Part II: Thoreau and Dickinson

Thoreau made Emerson's injunction of "plain living and high thinking" famous when he set out to live outside Boston on an isolated tract of Emerson's land surrounding Walden Pond. Since then, Walden has come to symbolize American asceticism. During most of Thoreau's mature years, he and Emerson were good friends, and Thoreau even lived in the Emerson home, relieving the Concord sage of many practical duties. Thoreau believed in Emerson's transcendental philosophy, and his passionate temperament carried this philosophy to the limit of rebellion against society and initiated his retreat into the woods at Walden. It was also due to Thoreau temper and arrogance that his friendship with Emerson ran into some rough weather, nonetheless the tow men generally weathered these storms. Thoreau was an ardent admirer of Indian literature, and when Whitman's Leaves of Grass was first issued in 1855, Thoreau went to Whitman with Emerson's compliments, and observing that "Song of Myself" was "remarkably like the Hindus," asked the poet whether he was acquainted with such writings. "No," Whitman said. "Tell me about them." Thoreau supplied Whitman with a list of books for reading, and included the Bhagavad Gita. In Walden, Thoreau writes in this way about the Gita:

Thus…..the sweltering inhabitants of Madras and Bombay and Calcutta drink at my well. In the morning In bathe my intellect in the stupendous and cosmogonal philosophy of the Bhagavad Gita, since whose comparison years of the gods have elapsed, and in comparison with which our modern world and literature seem puny and trivial; and I doubt if that philosophy is not to be referred to a previous state of existence, so remote is its sublimity from our conceptions. I lay down the book and go to my well for water, and lo! there I meet the servant of the Brahmin, priest of Brahma and Vishnu and Indra, who still sits in his temple on the Ganges reading the Vedas, or dwells at the foot of a tree with his crust and water jug. I meet his servant, and our buckets as it were grate together in the same well. The pure Walden water is mingled with the sacred water of the Ganges. (From Walden)

In Walden, Thoreau even wrote at greater length about the Gita, and it is clear that the words of Krishna figured prominently in the transcendentalist movement. The transcendentalist ideal was to attain union with God through "plain, healthy living," avoidance of the frills of society and all forms of artificial intoxication, avoidance of dogmatic "Church religions," and abandonment to the direct revelation of the Supreme Who usually spoke through His Nature, or Prakriti, revealing His Supreme Purusha, or what Emerson called, "the Over-Soul." "The overpowering reality," Emerson says, "is that unity, that oversoul within which every man's particular being is contained and made one with all other…Within man is the soul of the whole; the wise silence; the universal beauty, to which every part and particle is equally related; the Eternal One." For the transcendentalists, direct contact with Nature was as good as direct contact with the Divine, for it served as a springboard to ultimate realization of Him. Nature was a wise, familiar and loving guru.
Just six years before Emerson's Nature was published in 1836, the greatest peotress in literary history was born in Amherst, Massachusetts. Though she had little contact with the New England transcendentalists, Emily Dickinson wrote poems of transcendental love that reveal her qualifications as a New England gopi. For example:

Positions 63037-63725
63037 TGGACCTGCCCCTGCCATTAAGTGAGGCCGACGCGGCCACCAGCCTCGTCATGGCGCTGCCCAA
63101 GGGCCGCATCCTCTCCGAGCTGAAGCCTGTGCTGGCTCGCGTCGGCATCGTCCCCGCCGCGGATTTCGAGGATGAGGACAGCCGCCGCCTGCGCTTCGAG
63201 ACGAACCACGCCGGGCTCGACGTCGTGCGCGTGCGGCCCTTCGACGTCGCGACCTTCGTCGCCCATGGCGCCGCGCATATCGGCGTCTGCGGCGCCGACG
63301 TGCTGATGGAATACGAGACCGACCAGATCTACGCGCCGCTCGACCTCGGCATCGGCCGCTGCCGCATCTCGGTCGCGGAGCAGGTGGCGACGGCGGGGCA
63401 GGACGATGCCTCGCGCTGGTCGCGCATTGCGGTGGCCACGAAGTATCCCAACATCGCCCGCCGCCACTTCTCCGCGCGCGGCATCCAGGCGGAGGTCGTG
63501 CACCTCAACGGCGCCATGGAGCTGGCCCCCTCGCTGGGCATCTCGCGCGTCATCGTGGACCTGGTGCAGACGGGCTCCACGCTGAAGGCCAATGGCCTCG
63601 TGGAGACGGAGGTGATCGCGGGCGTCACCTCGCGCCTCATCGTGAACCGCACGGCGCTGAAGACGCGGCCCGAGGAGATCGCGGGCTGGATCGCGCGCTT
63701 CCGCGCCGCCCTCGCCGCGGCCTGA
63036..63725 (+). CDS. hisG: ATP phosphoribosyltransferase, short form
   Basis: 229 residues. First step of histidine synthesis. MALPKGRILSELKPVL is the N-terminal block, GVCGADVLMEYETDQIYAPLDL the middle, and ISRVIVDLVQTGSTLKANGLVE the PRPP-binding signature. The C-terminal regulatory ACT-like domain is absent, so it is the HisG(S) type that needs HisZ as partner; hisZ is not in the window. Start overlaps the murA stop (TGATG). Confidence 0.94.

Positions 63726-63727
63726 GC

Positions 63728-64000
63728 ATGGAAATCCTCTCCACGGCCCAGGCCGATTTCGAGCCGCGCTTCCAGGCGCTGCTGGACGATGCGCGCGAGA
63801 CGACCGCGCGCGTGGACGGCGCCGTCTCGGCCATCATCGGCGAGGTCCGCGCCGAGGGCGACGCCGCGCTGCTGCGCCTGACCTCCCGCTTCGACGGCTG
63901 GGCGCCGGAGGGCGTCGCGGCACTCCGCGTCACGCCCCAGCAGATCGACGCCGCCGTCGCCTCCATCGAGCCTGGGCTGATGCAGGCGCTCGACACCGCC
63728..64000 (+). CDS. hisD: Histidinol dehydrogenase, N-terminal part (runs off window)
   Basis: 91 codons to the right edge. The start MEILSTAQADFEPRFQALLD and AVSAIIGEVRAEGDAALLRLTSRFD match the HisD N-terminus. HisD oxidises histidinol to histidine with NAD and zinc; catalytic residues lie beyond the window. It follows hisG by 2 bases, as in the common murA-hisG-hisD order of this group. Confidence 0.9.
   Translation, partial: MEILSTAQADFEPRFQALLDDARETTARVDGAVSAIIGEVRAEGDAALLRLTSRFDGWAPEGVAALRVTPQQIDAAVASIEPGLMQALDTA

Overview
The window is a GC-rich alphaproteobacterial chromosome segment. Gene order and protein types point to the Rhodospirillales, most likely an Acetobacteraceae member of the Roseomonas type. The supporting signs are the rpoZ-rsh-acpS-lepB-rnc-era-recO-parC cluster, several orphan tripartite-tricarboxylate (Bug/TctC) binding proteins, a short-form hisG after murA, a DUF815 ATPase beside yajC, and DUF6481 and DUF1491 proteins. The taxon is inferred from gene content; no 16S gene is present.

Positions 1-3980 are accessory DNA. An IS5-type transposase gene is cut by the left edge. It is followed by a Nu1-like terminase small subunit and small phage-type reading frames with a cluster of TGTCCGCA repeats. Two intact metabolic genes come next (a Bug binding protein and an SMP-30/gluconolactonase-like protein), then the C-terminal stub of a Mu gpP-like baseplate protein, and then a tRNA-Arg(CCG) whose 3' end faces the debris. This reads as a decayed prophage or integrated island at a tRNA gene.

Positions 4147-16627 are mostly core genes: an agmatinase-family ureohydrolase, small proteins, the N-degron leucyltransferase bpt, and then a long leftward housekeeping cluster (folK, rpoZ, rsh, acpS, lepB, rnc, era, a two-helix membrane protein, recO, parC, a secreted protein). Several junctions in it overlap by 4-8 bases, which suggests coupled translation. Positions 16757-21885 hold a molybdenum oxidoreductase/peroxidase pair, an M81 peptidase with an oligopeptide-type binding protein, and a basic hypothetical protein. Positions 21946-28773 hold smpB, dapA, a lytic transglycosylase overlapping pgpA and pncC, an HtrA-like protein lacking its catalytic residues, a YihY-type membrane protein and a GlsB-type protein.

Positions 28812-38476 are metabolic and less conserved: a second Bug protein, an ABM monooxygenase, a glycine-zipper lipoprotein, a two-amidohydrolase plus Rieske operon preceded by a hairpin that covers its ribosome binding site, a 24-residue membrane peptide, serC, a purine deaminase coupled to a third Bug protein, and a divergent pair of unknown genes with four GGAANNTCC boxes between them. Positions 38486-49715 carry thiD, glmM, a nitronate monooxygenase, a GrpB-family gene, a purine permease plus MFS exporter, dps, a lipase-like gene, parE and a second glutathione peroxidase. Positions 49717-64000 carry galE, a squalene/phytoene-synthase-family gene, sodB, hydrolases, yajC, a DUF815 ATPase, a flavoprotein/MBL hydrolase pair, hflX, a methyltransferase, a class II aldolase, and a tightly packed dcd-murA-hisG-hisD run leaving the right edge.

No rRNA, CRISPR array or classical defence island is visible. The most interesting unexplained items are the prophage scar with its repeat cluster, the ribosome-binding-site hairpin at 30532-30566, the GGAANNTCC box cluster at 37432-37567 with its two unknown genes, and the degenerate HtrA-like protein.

Wild nights! Wild nights!
Were I with thee,
Wild nights should be
Our luxury!


Futile the winds
To a heart in port
Done with the compass
Done with the chart.


Rowing in Eden!
Ah! The sea
Might I but moor
Tonight in thee!


It is love that figures prominently in Dickinson's poetry, love for the creation evinced in her Nature poems and love for the Creator expressed in her poems of the soul, death, time, eternity and Christ. She writes:

Love is anterior to life,
Posterior to death,
Initial of creation,
The exponent of breath.


Her poems are intimate, intensely personal, and as one reads them one feels oneself to be actually transgressing, breaking into an elder sister's packet of love poems. Emily Dickinson became a recluse early in her life and seldom left her father's house in Amherst. She never intended that her poems be published, but after her death in 1886 her poems were salvaged and published in a series of three volumes. She never married, and though she was reportedly once interested in Rev. Wadsworth, her interests seem wholly absorbed in transcendental matters. Capable of expressing her most subtle thoughts in verse, she is never at a loss for the perfect metaphor. Compared to Whitman, her style seems tinsel and delicate, but her poems for all their delicate appearances carry the weight and deliver the wallop of poetic genius. Poetically, she is far superior to Emerson, Thoreau and the other New England transcendentalists. One pictures her standing with fearless love and faith before the Infinite, actually handling God, Nature, eternity and death with a feminine finesse. This is enabled by her capacity to surrender.

My rivers run to Thee:
Blue sea, wilt welcome me?
My river waits reply.
Oh sea, look graciously!

I'll fetch thee brooks
From spotted nooks,
Say, sea,
Take me!

Her love poetry is unmistakably directed to the Divine:

I envy seas whereon he rides,
I envy spokes of wheels
Of chariots that him convey,
I envy speechless hills
That gaze upon his journey….

At times she actually seems to chastise God when He appears to be far from her, leaving her to stand alone before death. For example:

1) I know That he exists
Somewhere in silence.
He has hid his rare life
From our gross eyes.

2) Tis an instant's play,
'Tis a fond ambush,